5R16. Modeling, Identification and Control of Robots. - W Khalil (Ecole Centrale de Nantes, France) and E Dombre (Robotics Dept LIRMM, UMR CNRS, France). Hermes Sci Publ, Paris. Distributed in USA by Taylor & Francis Publ, New York NY. 2002. 480 pp. ISBN 1-56032-983-1. $149.00.
Reviewed by ML Nagurka (Dept of Mech and Indust Eng, Marquette Univ, PO Box 1881, Milwaukee WI 53201-1881).
This book is a revised and augmented edition of the French version, Mode´lisation, Identification et Commande Des Robots, published by Herme´s in 1999, whose first edition was published in 1988. The authors consider this book to be the third edition, as it has been substantially modified and updated. The book contains 15 chapters, 11 appendices, and an extensive list of references. It unfolds as follows.
Chapter 1 is an introduction to the terminology and presents general information and definitions of core concepts, such as kinematic chains, types of joints, configuration versus task space, redundancy, singular configurations, architectures of robot manipulators, and robot characteristics.
Chapter 2, Transformation matrix between vectors, frames and screws, sets out the basic mathematical tools used in robot modeling, including homogeneous and differential transformations as well as screws, twists, and wrenches.
Geometric representations of simple open chain robots are developed in Chapter 3, Direct geometric model of serial robots. A variation of the Denavit-Hartenberg notation, called the Khalil-Kleinfinger notation, is introduced to describe robot geometry. The authors claim that their notation also handles the description of complex chains with tree structures or closed loops.
In Chapter 4, Inverse geometric model of serial robots, three approaches are presented: the Paul method, which can be used for most industrial robots; the Pieper method, which deals with six degree-of-freedom robots having three prismatic joints or a spherical joint; and the Raghavan-Roth method, which is suitable for six degree-of-freedom robots with general geometry.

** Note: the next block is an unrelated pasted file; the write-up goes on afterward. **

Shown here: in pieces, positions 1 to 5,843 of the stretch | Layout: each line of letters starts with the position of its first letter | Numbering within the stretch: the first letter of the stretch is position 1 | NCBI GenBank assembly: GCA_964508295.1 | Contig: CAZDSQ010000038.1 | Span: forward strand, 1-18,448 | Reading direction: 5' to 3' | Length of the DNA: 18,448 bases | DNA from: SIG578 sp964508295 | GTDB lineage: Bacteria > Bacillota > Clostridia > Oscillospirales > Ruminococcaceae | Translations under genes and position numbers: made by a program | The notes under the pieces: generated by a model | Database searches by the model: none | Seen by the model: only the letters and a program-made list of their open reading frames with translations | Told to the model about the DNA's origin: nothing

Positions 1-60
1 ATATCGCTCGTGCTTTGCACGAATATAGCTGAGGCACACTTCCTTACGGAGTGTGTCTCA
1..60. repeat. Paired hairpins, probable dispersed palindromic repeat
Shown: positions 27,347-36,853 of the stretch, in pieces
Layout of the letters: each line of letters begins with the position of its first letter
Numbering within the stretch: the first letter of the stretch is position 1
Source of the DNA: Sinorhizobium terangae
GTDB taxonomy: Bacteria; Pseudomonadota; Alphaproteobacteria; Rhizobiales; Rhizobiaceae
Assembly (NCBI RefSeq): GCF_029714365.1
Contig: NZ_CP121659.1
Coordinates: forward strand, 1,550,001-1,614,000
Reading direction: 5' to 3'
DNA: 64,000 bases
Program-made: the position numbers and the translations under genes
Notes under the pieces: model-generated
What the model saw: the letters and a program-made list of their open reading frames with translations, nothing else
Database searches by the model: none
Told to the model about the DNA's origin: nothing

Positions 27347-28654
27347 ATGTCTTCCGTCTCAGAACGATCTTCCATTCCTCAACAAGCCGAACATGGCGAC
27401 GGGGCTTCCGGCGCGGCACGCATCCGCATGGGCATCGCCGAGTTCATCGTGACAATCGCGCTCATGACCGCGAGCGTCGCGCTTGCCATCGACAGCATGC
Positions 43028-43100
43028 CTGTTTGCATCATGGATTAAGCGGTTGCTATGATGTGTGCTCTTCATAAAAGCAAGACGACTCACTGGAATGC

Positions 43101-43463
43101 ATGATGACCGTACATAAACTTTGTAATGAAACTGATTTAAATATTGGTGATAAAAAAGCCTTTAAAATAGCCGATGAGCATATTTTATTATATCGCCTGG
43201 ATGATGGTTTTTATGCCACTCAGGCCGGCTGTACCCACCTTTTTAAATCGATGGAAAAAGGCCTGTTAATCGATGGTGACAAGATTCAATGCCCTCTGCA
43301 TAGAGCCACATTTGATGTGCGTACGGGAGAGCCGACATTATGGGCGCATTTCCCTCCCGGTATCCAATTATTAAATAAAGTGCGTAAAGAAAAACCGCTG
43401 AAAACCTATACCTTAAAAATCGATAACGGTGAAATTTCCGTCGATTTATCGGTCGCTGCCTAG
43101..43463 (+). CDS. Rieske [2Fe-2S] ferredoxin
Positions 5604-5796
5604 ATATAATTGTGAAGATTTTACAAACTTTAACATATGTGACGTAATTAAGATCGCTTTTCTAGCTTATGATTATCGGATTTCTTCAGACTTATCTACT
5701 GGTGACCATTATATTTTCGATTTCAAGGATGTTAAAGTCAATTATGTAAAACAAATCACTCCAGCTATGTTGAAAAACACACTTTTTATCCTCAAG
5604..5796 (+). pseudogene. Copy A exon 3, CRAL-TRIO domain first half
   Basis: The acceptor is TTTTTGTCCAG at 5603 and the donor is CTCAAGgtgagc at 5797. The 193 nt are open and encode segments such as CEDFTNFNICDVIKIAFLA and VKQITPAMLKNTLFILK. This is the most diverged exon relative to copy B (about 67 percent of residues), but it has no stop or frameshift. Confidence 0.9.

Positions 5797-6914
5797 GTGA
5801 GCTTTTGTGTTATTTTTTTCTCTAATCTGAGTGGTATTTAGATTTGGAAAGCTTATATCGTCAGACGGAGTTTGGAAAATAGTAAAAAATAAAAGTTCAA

After developing efficient methods for calculating the Jacobian matrix, Chapter 5, Direct kinematic model of serial robots, presents several analysis-oriented issues, including robot workspace, determination of the degrees-of-freedom, velocity and force ellipsoids, and twist-wrench duality. The kinematic model can also be used to find a numerical solution to the inverse geometric problem. This is the topic of Chapter 6, Inverse kinematic model of serial robots, where solution techniques are provided for regular, singular, and redundant robot configurations.
Chapter 7, Geometric and kinematic models of complex chain robots, examines models of complex chain robots with tree and closed chain structures. The problem of solving the constraint equations of closed loop robots is treated using geometric constraint equations and kinematic constraint equations.
Parallel structured robots are the subjects of Chapter 8, Introduction to geometric and kinematic modeling of parallel robots, where their architectures and features are presented.
Chapters 9 and 10 tackle issues of dynamic modeling. Simple open chains are considered in Chapter 9, Dynamic modeling of serial robots, and complex kinematic chains in Chapter 10, Dynamics of robots with complex structure. Both Lagrangian and Newton-Euler formulations are developed to obtain the robot equations of motion. The determination of the minimum inertial parameters, also referred to as base inertial parameters, is carried out using a direct symbolic method and by a numerical method, based on a QR decomposition. The number of operations of the inverse dynamic model is minimized by using the base parameters and customized symbolic programing techniques. The chapters discuss on-line implementation issues and give different methods for the direct dynamic model computation, including a method that avoids inverting the inertia matrix.